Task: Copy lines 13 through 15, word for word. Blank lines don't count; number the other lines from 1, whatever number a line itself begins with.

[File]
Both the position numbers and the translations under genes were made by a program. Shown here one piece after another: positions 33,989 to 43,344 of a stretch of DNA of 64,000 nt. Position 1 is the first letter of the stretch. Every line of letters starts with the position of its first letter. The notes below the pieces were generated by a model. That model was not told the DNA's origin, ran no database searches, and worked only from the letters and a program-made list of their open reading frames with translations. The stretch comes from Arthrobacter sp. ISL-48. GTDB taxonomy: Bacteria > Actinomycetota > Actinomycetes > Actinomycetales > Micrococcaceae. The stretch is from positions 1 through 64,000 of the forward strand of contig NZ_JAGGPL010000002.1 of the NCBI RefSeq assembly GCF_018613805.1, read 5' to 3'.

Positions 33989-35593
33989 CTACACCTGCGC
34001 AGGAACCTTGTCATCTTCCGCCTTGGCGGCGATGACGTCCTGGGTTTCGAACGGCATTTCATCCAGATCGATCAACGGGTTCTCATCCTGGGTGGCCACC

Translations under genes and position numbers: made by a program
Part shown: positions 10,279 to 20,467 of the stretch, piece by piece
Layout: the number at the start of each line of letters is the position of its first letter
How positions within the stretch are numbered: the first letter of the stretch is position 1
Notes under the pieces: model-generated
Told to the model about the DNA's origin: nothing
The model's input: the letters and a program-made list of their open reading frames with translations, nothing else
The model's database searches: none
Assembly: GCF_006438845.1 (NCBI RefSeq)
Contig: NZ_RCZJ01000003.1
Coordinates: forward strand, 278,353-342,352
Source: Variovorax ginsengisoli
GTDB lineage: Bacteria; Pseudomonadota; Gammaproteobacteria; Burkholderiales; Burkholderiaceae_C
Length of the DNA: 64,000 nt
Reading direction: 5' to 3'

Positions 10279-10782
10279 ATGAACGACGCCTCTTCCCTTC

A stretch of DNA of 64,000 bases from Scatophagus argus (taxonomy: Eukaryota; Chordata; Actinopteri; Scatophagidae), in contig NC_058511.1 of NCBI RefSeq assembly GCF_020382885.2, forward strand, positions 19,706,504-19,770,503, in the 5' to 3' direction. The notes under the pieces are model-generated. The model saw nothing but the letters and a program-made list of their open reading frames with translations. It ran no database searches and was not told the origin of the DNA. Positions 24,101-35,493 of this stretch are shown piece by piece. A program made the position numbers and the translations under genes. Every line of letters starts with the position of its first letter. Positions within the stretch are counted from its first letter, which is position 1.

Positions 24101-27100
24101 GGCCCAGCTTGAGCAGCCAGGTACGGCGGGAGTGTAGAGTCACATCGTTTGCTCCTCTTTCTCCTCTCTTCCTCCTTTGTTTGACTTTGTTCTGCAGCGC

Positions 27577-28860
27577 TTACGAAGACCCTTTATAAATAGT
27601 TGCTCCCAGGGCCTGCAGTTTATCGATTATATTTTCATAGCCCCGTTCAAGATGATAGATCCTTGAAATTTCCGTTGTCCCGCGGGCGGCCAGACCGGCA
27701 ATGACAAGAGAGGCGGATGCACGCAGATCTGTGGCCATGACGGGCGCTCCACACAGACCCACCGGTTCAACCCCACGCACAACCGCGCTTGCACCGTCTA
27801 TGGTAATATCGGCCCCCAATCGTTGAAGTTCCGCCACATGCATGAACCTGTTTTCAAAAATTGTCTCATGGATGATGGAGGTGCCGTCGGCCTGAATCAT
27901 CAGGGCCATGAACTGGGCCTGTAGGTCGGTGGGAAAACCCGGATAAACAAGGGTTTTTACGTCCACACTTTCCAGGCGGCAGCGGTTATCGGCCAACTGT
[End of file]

Assembly: GCF_006438845.1 (NCBI RefSeq)
Contig: NZ_RCZJ01000003.1
Coordinates: forward strand, 278,353-342,352